“Here’s a guy who sees a problem and sets out to fix it…and it kills him.” That’s the story of U.S. Navy Lieutenant Wesley Van Dorn as tersely summed up by the Norfolk Virginian-Pilot investigative reporter, Mike Hixenbaugh, who first covered the story.
But the title of Zachary Stauffer’s documentary about Wes Van Dorn’s death asks the question: “Who Killed Lt. Van Dorn?” Meaning, who let the problem – the “it” that killed Van Dorn and two of his crewmen – persist? Who kept the H-53E helicopters, the Marines’ Super Stallions and the Navy’s Sea Dragons, flying despite a 30-year record of crashes and failures that identified them, in a Navy report, as “the highest-ranked safety risk in the fleet?”
That report, that judgment was written in 2009. In 2012 an H-53E from Van Dorn’s squadron crashed and burned on an exercise in Korea. Van Dorn saw it happen, and reported to investigators that his squadron was a mess, and so was his aircraft. The Sea Dragon had so many mechanical problems maintenance couldn’t keep up, he said, and cut corners, which in turn cut into morale.
Here’s the “what” that killed Lt. Van Dorn: a plastic tie, chafing the cover over bundled wires, and scraping a puncture into a fuel line which burst, spraying the uncovered wires, which ignited, and starting a fire that caused the helicopter to crash.
Exactly the same scenario had been written up in a Navy safety report 15 years earlier. The danger of the sheathing on the bundled wires bursting into flame had been noted again and again. Long before the 1999 accident which badly damaged an H-53E, but caused no injuries, and before the 2009 plan to get the Kapton sheaths out of all helicopters by 2019, which immediately got slowed down as Kapton-replacement money got shifted somewhere else. Lt. Wesley Van Dorn died in 2014. His friend Capt. Brian Kennedy, who was member of Van Dorn’s wedding party, was killed piloting an H-53E in 2016. In the 40 years of flight testing and actual military service 132 people have died aboard H-53Es, not one of them from enemy fire.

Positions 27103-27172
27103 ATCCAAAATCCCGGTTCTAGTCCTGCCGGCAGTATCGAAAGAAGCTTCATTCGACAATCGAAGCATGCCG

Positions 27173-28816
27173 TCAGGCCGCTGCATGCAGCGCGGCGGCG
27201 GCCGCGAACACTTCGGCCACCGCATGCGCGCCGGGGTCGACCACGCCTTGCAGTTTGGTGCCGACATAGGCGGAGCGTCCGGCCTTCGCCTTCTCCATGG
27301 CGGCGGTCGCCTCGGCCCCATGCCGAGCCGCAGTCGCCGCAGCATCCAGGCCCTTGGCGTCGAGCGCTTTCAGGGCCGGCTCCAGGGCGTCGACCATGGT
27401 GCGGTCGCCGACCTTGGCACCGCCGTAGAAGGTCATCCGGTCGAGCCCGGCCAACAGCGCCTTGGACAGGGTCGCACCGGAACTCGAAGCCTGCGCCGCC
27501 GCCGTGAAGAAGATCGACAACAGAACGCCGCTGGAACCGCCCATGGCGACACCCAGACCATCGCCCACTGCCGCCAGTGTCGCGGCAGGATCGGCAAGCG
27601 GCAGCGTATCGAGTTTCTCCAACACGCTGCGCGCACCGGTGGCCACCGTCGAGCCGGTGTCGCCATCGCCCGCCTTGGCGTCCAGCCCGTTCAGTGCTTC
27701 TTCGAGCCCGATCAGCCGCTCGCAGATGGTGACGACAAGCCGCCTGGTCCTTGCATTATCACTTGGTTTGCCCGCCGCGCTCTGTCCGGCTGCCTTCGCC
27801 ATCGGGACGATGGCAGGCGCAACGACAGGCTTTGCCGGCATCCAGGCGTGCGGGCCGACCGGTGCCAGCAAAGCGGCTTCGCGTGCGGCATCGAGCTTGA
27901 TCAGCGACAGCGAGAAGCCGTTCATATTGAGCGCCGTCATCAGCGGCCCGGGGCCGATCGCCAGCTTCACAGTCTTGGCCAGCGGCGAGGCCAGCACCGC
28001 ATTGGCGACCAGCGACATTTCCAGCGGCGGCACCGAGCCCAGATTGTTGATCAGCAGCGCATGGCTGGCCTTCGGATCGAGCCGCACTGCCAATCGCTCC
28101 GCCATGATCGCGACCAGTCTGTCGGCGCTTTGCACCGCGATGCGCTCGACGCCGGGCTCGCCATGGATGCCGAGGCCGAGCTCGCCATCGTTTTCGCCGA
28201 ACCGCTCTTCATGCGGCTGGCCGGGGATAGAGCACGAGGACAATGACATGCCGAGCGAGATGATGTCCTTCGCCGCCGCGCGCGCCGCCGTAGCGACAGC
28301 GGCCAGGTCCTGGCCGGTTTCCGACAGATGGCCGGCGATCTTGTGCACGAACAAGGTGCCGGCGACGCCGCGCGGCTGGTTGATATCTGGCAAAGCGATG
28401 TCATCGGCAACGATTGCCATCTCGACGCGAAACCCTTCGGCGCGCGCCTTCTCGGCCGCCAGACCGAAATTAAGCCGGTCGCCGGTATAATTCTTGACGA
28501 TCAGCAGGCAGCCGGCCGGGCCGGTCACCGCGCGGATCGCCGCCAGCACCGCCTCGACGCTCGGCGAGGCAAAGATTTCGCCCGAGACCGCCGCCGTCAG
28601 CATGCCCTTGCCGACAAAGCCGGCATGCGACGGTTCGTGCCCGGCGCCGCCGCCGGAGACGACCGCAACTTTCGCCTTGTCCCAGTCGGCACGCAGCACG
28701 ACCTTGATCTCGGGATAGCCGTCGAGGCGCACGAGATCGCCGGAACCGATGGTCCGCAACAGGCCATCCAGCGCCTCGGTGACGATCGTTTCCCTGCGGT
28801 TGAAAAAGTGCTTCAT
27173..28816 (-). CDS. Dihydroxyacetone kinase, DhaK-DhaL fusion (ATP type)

Many have died, and many more have complained about the deficiencies and dangers of the H-53Es and seen their military careers cut dead.
Zachary Stauffer is a staff producer at UC Berkeley’s Investigative Reporting Program and its primary director of photography. Who Killed Lt. Van Dorn?, winner of the Audience Award in Active Cinema at the 2018 Mill Valley Film Festival, is his first feature documentary. Throughout his career, he’s contributed to a number of documentary films as a producer or DP, many for PBS Frontline, including Money and March Madness(2011), Murdoch’s Scandal (2012), The Child Cases (2011), Post Mortem (2011), the DuPont award-winning Rape In The Fields (2013) and its follow ups Rape On The Night Shift (2015) and Trafficked in America (2018). His short documentary, A Day Late In Oakland (2008), about the murder of a local journalist, was nominated for two IDA Awards, screened at film festivals across the country and was broadcast on KQED in San Francisco. He began his career at Northern Light Productions in Boston. There he served as co-producer of The Special: A Story of an American Anthem (2005), which premiered at the Nashville Film Festival and screened at Silver Docs and other festivals. Stauffer is a graduate of Boston College and the UC Berkeley Graduate School of Journalism, where he is currently a lecturer.